Billy Tsounis and The Amazing Androids Jam Out
Billy Tsounis has released his fourth instrumental album with his band The Amazing Androids. The Southern California-based guitarist has offered up Pimped by the Gods, which contains nine songs full of riffs, grooves, and improvisation. The music is loose in structure, which allows the four-piece group to stretch out and show off their musicianship and interplay among one another.
While Tsounis covers the guitar work on the album, The Amazing Androids are made up of Theron Lynott on drums, Aris Weathersby on bass, and Lucas Marquardt on electric cello. All of the songs on the album are original compositions, which are all fairly simple, leaving ample time for jamming, which gives room for the four to show off their impressive connectivity. While listeners looking for succinct and sophisticated songwriting will be left disappointed, jam band enthusiasts will rejoice. The group may not play anything particularly fancy, but they certainly know how to rock hard.
Most of the songs contain sections with different feels as opposed to standout melodies. Many of the compositions are riff-based, and in some cases the melodies sound entirely improvised. The group shows off impressive skills through their playing, but the lack of melodies and harmonic variation make many of the songs difficult to remember after listening. For a band like Billy Tsuonis and The Amazing Androids, though, writing catchy tunes is not their primary concern. Their focus clearly lies in cultivating a groove and then letting their experimental juices flow from there.
One of the more memorable songs is “Planet Snow Snack,” which has some interesting chord changes that effectively create a sense of tension and release. One can’t help but wish that the melodies over those chords were more interesting to take the song to the next level.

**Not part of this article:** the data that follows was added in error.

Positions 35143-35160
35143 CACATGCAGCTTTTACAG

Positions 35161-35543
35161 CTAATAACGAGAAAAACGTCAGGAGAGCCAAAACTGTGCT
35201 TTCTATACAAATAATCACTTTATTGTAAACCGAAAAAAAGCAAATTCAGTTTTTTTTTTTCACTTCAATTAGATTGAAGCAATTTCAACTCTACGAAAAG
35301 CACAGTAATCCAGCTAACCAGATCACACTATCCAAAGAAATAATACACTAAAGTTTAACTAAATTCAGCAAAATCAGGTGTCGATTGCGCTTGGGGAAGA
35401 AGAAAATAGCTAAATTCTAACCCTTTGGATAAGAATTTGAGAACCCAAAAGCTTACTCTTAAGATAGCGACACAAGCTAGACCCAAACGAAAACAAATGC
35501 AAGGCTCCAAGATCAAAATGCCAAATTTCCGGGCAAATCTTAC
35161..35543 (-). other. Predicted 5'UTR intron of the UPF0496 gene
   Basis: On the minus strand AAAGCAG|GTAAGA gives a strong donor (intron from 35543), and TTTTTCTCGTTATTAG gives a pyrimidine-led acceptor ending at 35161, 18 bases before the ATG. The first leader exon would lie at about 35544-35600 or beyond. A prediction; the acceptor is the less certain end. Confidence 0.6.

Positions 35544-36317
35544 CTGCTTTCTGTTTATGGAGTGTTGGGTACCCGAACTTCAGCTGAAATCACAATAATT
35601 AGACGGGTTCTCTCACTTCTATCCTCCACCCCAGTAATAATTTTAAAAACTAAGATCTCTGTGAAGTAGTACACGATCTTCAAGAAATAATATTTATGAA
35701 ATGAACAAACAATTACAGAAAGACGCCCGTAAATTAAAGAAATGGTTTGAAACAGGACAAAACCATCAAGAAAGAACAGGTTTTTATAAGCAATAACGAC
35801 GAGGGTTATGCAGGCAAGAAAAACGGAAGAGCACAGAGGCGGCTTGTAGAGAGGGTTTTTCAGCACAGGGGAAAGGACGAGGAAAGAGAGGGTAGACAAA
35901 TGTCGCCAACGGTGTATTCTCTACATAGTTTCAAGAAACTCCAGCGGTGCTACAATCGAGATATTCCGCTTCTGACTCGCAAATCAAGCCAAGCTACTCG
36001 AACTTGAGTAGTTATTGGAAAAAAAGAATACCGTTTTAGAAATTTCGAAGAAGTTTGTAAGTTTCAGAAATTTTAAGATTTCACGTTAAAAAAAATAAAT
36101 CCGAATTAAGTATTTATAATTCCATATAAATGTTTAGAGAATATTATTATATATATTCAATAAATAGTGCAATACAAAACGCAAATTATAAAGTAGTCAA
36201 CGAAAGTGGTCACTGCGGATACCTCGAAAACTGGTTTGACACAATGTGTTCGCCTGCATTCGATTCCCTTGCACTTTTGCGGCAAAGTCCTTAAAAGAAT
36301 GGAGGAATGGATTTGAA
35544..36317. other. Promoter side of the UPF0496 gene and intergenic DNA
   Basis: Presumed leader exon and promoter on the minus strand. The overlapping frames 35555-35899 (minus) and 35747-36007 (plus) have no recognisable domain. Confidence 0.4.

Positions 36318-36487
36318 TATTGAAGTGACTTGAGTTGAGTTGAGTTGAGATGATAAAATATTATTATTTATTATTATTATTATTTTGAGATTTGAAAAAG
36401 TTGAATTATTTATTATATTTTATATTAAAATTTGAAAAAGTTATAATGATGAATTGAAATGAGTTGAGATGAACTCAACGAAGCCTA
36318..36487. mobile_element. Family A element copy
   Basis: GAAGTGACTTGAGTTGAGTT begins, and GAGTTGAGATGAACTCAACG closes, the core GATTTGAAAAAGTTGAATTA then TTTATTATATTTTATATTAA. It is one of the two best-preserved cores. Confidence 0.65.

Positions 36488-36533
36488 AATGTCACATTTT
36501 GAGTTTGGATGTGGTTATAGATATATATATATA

“Velvet Rope Reject” is a song that could be well suited for some vocals. It is more structured than many of the others and the nature of the harmonies seems to lend itself to lyrics. At the very least, it would be nice to hear a solo voice of some kind play over the chords in a more melodic way as opposed to improvisatory. As it is, the song sounds almost like an instrumental version of a song that normally has singing.
Billy Tsounis and The Amazing Androids show a lot of heart and skill on Pimped by the Gods. Their performances are inspired and the interplay between the four musicians is impressive. Listeners hoping for a jam-induced trance will be very satisfied with the music on the album. Ultimately, though, from a musical perspective, it’s difficult to get past the lack of structure and melody in the compositions. If audiences can let go of those expectations, though, and delve into the world of jamming, Pimped by the Gods will be a fun ride.
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